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Comic Monologues Dramatic Monologues



The monologues on this page are recommended for auditions or drama classes. In some cases monologues differ slightly from the original play and may include scenes where other characters' dialogue has been omitted. The monologues may be used free of charge, as may other extracts (up to 500 words) from all my plays. There is no obligation, but I like to hear in which situation my monologues are used and reactions from the actor and others who heard it.


Of the two plays featured here, only one, Volpone is a comedy. My adaptation of Ben Jonson's classic play sticks closely to the original plot. The only changes are two leading characters - Mosca and Corbaccia are now women and some other parts are gender-irrelevant - and the language has been made easier to understand while retaining the classic feel.


For any performance or use of a whole play in a drama course or any other setting, see performing rights.


Female
Mosca (age 25 - 45) in Volpone

In this extract Volpone's cunning servant Mosca is tricking the greedy merchant Corvino to offer his wife to help cure what he believes is Volpone's fatal illness.


The College of Physicians, after some debate, concludes that what he needs - and it shames me to pronounce it - what he needs is some young woman to sleep with him. I, most unwillingly, have been sent to find one. I came here at once for your advice, since it concerns you most. I would do nothing that might undermine your cause, for I depend on you utterly, sir. But if I do not find one, the doctors may denounce me to my patron. If I lose my post, all your hopes and ambitions will come to nothing! Even worse, they are all competing to be first to present him with such a gift. I beg you, prevent them if you can.

Lady Would-Be (age 25 - 45) in Volpone

Lady Would-Be, an overpowering personality, believes that Peregrine, the young man she is accosting, is her husband's mistress in disguise. In the second, she is visiting Volpone, whom she believes to be very ill; for fear of revealing his deception he cannot tell her to leave.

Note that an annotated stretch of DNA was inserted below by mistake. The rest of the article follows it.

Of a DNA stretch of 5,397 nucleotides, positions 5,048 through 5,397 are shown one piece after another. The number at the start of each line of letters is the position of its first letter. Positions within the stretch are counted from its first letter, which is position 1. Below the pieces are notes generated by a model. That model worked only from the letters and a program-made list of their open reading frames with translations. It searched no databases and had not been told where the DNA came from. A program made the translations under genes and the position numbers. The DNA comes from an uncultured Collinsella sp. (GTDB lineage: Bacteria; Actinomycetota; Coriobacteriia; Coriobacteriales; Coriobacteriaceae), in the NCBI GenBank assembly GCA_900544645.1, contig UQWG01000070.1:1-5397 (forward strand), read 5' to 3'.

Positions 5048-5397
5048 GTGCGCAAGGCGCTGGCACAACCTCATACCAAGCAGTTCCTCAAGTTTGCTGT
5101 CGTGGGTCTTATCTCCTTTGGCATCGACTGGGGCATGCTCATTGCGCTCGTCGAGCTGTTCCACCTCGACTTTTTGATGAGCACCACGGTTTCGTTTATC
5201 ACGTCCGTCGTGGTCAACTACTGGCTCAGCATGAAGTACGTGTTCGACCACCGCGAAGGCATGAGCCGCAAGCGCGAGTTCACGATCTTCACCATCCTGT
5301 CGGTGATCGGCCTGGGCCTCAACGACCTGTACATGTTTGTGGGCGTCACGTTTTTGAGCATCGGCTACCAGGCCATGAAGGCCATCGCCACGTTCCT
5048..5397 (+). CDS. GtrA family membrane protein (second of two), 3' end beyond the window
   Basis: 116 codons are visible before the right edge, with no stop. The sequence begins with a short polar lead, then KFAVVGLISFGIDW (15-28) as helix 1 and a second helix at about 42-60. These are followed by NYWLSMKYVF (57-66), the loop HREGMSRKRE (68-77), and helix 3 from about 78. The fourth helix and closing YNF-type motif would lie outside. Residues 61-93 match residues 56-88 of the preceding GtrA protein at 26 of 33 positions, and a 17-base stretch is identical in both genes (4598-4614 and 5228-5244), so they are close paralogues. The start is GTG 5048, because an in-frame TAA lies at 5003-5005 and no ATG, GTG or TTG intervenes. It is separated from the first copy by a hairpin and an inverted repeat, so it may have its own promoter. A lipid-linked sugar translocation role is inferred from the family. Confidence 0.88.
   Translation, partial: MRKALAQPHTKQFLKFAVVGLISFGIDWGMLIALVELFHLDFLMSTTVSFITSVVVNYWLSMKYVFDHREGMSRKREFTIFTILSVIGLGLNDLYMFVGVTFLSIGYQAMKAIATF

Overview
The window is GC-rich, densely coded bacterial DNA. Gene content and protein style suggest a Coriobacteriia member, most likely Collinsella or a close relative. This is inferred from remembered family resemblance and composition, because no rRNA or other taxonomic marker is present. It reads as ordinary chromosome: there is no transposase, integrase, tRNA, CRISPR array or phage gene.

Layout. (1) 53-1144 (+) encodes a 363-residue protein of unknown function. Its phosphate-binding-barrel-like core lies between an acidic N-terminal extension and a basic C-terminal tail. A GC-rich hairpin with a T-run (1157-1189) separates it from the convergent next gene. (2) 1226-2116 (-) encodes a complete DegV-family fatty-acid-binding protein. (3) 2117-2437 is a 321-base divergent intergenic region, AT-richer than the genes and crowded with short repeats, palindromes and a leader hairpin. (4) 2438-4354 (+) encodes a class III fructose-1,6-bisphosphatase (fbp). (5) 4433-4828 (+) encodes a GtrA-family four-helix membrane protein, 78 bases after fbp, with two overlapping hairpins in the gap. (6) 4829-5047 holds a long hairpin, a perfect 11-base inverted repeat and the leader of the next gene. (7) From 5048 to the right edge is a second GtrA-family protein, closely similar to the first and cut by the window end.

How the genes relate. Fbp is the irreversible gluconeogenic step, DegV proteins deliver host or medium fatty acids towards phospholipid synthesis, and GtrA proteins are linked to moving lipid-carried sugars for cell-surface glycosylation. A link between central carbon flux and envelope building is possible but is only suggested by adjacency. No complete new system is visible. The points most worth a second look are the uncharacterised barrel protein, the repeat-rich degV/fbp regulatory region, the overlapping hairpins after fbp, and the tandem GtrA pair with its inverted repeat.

Well, Sir Would-Be, I am surprised. I thought your honour would be more precious to you than to besmirch it thus. A man of your gravity and rank! But some knights care little for the promises they make to ladies - particularly the ones they marry.


(to Peregrine) “Sir”, a word with you. I would not quarrel or be violent with any gentlewoman. All behaviour that reminds me of peasants makes me shudder. No lady should wrong another of her sex no matter what she wears. In my poor judgement it is a solecism in our sex, if not in manners.


(to her husband) Come, you embarrass me, Sir Politic. It shames me that you are not ashamed to be the lord of a lewd harlot, a common whore, a female devil in male disguise.
I have studied a little medicine, but now I have a passion for music, except in the forenoon when I must spend an hour or two in painting. A lady should practise all the arts. Good conversation, knowledge of literature, a talent to write but above all, as Plato tells us, music. Pythagoras too, I believe, says the same. With face and clothes, our voice is woman's greatest ornament.

Which poet do you prefer? Petrarch, Tasso or Dante? Guarini? Ariosto? Aretine? I have read them all. Here is The Faithful Shepherd. Our English writers often steal from this author. Petrarch is more passionate. Dante is hard. For wit there's Aretine, although his pictures are not for polite company. You are not paying attention.

I really should visit you more often to bring you back to health. Only one man in the world understood me so well that he would lie for hours listening to me speak. Like you his comments were not always to the point. I'll keep talking, sir, long enough that you might sleep.




Male
Volpone (35+) in Volpone

In this extract Volpone is in disguise as the street peddler Doctor Martini Campari.